jalapeno health benefits

Move Over Kale, Jalapenos Are the Health Food You Never Knew About

Are you the one who’s always adding extra hot peppers to your sub at lunch? Are you always reaching for the extra-spicy salsa on the grocery store shelf? There are some health benefits of jalapenos you should consider!

If this sounds like you, then you’ll be pleased to know that your penchant for a little kick in your meals is doing more for you than simply making you sweat. Jalapenos, those little green peppers ubiquitous with Mexican food, have a number of surprising health benefits.

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That’s right- move over kale, there’s a new superfood in town and it’s bringing the heat back to the nutrition world.

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Health Benefits Of Jalapenos

For starters, here is the macronutrient breakdown of Jalapeno peppers:

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  • Calories: 4
  • Fat: 0 grams
  • Carbohydrates: 1 gram
  • Protein: 0.1 gram
  • Fiber: 0.4 gram [1]

These spicy little peppers are high in vitamin A, vitamin C, and potassium, and also contain beta-carotene, which is an antioxidant that may help to prevent damage to your cells. They are rich in folate, vitamin K, and B vitamins [1].

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With that said, what can Jalapenos really do?

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They May Help You Lose Weight

Jalapenos contain a little compound called capsaicin, which is what gives them their spicy kick [2]. You can eat it raw, cooked, as a dried powder, or even as a supplement [2].

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Capsaicin can help you maintain a healthy weight, or even help you lose weight. How? It has to do with how your body stores fat.

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You have two types of fat: white and brown. White fat is where you store excess energy (a.k.a.- calories) to use for later. The more calories you have stored, the more white fat you will have. Brown fat is filled with mitochondria. It is brown because it contains high levels of iron. It increases the number of calories you burn, which produces heat and warms your blood, helping your whole body to stay warm [3].

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Due to its calorie-burning nature, having more brown fat can help you lose weight. There are a few ways you can activate the brown fat you have on your body, including standing out in the cold. If that doesn’t sound like a whole lot of fun to you, though, you can achieve a similar effect by eating hot peppers. Consuming capsaicin helps your body to activate brown fat tissue in the same way as cold temperatures [4].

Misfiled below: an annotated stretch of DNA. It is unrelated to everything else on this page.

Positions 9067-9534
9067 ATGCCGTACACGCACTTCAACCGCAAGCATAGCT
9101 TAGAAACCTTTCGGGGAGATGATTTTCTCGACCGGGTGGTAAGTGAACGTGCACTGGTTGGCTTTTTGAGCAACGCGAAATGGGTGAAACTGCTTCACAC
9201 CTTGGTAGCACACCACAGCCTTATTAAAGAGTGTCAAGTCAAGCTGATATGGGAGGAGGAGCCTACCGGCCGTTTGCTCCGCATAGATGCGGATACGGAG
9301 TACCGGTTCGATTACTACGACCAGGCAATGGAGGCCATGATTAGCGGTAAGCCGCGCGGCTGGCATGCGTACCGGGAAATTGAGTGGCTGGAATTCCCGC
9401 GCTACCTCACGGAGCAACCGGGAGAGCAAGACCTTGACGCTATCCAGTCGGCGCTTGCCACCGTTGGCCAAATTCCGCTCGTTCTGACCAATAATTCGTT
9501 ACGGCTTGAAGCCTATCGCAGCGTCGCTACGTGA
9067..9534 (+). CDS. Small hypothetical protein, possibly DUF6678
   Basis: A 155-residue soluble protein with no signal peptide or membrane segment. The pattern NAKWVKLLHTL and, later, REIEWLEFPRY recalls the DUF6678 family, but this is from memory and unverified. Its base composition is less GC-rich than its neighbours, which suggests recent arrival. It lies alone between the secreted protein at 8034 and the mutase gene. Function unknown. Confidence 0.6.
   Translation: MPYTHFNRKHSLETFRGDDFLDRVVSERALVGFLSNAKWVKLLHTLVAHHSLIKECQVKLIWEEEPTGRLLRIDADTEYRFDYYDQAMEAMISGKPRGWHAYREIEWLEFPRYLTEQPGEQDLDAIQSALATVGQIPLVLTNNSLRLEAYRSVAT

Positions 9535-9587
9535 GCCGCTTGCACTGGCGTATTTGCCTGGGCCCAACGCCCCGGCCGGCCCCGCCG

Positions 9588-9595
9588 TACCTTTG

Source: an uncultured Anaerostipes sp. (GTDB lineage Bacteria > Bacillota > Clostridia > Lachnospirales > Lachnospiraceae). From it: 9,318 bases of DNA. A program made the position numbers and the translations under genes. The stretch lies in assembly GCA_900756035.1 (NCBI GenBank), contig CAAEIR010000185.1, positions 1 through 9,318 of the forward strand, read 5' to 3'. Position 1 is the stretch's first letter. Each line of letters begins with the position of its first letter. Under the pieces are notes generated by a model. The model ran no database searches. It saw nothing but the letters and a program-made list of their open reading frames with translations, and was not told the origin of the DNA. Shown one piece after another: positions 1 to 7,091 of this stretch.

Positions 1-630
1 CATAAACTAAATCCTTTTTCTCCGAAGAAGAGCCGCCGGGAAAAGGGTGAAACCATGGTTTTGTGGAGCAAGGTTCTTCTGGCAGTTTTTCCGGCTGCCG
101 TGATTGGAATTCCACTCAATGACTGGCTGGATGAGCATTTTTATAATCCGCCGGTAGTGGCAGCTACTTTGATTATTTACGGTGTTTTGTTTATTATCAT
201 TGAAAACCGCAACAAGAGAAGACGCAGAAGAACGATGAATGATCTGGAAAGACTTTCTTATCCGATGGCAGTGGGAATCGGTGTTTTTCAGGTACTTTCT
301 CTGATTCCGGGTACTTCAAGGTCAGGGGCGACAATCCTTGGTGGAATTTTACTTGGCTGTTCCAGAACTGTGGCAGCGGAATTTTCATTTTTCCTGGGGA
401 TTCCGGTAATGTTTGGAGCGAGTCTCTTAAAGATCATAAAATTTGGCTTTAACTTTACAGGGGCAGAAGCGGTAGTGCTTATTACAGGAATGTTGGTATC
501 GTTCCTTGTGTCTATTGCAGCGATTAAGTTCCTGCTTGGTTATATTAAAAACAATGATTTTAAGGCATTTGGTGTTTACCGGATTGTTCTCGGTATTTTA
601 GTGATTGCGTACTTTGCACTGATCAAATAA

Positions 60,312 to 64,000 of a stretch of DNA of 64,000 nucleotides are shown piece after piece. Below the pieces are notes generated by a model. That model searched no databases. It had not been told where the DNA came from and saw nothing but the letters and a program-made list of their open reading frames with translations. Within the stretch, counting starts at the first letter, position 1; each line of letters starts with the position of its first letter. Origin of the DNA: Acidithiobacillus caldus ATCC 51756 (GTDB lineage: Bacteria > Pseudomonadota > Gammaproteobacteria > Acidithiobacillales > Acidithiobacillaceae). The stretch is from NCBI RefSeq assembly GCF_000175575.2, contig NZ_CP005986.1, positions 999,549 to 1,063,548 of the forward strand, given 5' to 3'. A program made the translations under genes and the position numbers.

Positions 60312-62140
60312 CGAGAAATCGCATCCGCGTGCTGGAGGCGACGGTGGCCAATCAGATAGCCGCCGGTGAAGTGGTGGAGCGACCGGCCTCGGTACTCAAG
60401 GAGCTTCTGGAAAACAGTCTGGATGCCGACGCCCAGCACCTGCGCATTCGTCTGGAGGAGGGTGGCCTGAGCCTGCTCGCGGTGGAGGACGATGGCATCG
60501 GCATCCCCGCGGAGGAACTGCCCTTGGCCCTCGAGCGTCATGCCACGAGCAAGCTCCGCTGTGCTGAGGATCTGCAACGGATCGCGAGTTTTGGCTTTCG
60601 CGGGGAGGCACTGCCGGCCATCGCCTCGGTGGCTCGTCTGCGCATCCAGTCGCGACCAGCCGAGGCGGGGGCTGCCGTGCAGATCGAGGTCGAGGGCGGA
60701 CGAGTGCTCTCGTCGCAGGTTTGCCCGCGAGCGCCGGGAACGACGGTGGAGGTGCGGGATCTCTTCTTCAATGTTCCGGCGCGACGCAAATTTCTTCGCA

Research has also found that people who consume capsaicinoids with their meals ate about 74 fewer calories than they normally would [5].

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Hot Peppers May Help to Fight Cancer

If weight management was not enough to convince you to add some spice to your next meal, then consider this: capsaicin has been shown in lab studies to kill over forty types of cancer cells without harming your healthy cells [6].

This powerful compound can help stop cancer cells from growing and dividing, can slow down the formation of blood vessels around tumors, and can even stop cancer from spreading to other parts of your body [7].

More research needs to be done to understand how to effectively use capsaicin as a therapeutic intervention for cancer, but including more spicy peppers like jalapenos in your regular diet could benefit.

Jalapenos as a Pain Reliever

If you’re not one for spicy food and find consuming hot peppers to be a painful experience, this might sound ridiculous to you. But don’t worry- you don’t need to eat the pepper to reap the benefits here.

When used externally, capsaicin temporarily blocks pain receptors wherever it is applied. You might feel a bit of a burn at first, but that quickly transitions into pain relief [8].


Before you go rubbing a jalapeno pepper all over your skin, slow down. Lotions and patches have been shown to help with shingles, diabetic nerve pain, arthritis, and even migraines when used in the form of a spray, but the science is still out as to whether or not eating jalapenos or applying them directly to the skin has the same effect [9]. Just remember, if you’re enjoying jalapenos and you suffer from migraines, avoid the pickled variety. These types of foods can sometimes trigger migraines in people due do their high tyramine content.

Prevent Stomach Ulcers

It was once falsely assumed that spicy foods were the cause of peptic ulcers. However, newer research has shown otherwise.